Fast fashion plays a major role in plastic microfiber pollution. That is why the Plastic Soup Foundation cooperates with IPCB-CNR (Italian National Research Council) to develop a benchmark and label. This benchmark to measure microfiber release from synthetic clothes is the first benchmark that is completely independent of the fashion industry. This new standard enables brands, organizations, and consumers to see how much or how little microfibre certain clothes shed.
Each participating fashion brand is assessed against this benchmark and may then attach a red, orange, or green label to its clothing. The label, funded by the Dutch Postcode Lottery, will enable consumers to make informed decisions about the clothes they buy based on their environmental impact.
Methodology to test microfiber release from textiles
This methodology quantifies and certifies microfiber release from the washing of textiles. It allows textile brands and manufacturers to test if their products release microfibers into the wastewater. It has been developed by researchers from the Institute for Polymers, Composites, and Biomaterials of the National Research Council of Italy (CNR-IPCB) and it has been patented together with the Plastic Soup Foundation in Italy. The patent will be filed for the European extension in May 2021.
How does it measure microfiber release?
The methodology uses two types of tests: one at a lab-scale by using a lab simulator, and another one at a real scale by using a washing machine.
- Simulation tests at a lab-scale that involves the use of a washing simulator.
- Real-scale tests with the use of a commercial washing machine.
The cross-comparison of the outputs of the two types of procedures allows us to differentiate levels of release. According to the different levels of microfiber release, the textile items will receive a label that will indicate the level of release. From best (green) to worst (red).
Fashion brands and manufactures can apply the methodology to test microfiber release from textiles developed at IPCB-CNR by means of the WOMA Consortium and get their WOMA label by contacting us.
The WOMA Consortium
Microfibers are one of the main sources of primary microplastics in the oceans (35%), which shows the importance of stopping microfibers before they enter the environment. One way of doing it is by testing textiles for microfiber release, so they can be quantified and, with that information, textile brands and manufacturers can adapt or change their garments or manufacturing process to reduce their microfiber impact. The Ocean Clean Wash Label and the WOMA Consortium (Wear Off Microfibers Alliance) will provide businesses with solutions and guidance. The WOMA Consortium is a group of universities, institutes, NGOs, start-ups, or research centers that can use the methodology to test clothes. At the moment, this consortium is formed by Plastic Soup Foundation and IPCB-CNR.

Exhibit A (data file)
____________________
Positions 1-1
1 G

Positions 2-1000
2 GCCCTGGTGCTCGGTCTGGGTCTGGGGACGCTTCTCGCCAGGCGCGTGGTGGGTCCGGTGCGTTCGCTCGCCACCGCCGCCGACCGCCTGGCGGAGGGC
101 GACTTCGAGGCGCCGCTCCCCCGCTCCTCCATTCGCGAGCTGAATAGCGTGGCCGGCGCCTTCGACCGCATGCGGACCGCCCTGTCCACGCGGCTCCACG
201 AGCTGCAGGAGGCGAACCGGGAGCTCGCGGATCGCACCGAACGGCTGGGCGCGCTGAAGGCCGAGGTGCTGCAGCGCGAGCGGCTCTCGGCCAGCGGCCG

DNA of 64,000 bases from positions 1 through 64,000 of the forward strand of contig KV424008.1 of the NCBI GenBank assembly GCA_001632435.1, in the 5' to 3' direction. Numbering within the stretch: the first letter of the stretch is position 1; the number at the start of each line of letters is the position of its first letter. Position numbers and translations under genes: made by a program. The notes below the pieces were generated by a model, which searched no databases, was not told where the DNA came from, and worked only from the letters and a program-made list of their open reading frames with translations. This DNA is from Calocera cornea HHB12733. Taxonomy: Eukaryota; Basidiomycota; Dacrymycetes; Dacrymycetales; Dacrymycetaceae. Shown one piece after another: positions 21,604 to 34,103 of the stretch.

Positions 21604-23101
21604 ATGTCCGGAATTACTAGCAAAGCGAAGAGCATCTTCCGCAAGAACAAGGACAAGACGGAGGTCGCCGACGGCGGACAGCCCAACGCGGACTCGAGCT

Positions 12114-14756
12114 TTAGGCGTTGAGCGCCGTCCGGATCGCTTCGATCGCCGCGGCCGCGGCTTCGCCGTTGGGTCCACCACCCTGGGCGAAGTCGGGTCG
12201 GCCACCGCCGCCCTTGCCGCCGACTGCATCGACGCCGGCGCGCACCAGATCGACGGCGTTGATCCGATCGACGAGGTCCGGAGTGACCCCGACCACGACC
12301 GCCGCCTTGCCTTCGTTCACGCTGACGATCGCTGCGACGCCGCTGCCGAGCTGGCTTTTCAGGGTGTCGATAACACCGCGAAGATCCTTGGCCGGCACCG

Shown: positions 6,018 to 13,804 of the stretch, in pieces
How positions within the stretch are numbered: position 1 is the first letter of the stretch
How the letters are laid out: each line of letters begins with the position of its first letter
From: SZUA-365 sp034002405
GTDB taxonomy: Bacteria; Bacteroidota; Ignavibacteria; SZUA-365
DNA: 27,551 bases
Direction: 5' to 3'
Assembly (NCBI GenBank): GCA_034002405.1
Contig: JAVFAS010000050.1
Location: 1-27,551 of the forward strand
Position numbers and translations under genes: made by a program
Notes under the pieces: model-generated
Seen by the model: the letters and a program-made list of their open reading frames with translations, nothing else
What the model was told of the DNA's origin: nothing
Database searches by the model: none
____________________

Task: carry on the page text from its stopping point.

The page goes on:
Inditex and Adidas’ official response to our Youtube episode
We invited both Inditex and Adidas to give an official response to our Youtube episode “Inhale, Exhale”. Below their official responses:
At Inditex, we take our environmental responsibilities seriously. We have read in detail the Plastic Soup Foundation’s research report which studied the microfibre release of the Zara garment highlighted in the video. We note that the report itself identified that around 80% of the microfibres released from this garment are cellulosic in nature and are therefore biodegradable, non-plastic fibres.
We are committed to developing the most sustainable products that take into account their full life cycle. We are working proactively to further research and bridge the knowledge gap that exists on health and exposure of microplastics. We are also taking collective and individual actions to develop solutions for microplastic pollution.
During the past years we have been undertaking significant efforts in investigating in the root cause of microplastic shedding, developing a meaningful testing standard and conducting comprehensive testing. We have recently completed an extensive round of testing on almost 500 of our adidas materials; including different constructions, weights, compositions and finishing methods. This is currently the largest database of materials tested for microfibre shedding in the industry and we are using the data gathered to help inform material choices and selection in the future as we continue to strive towards lower shedding materials. We are planning to share this information with a wider stakeholder audience in 2021 and have already worked together with the industry in key external networks including The Microfibre Consortium and the BSI: Textile Mission.
While we appreciate Plastic Soup’s efforts in developing testing standards as described in the video, we have questions to the method, results, their interpretation and how it correlates with test methods from internal national organisations. We would welcome a continued engagement to understand their approach and are willing to share our findings.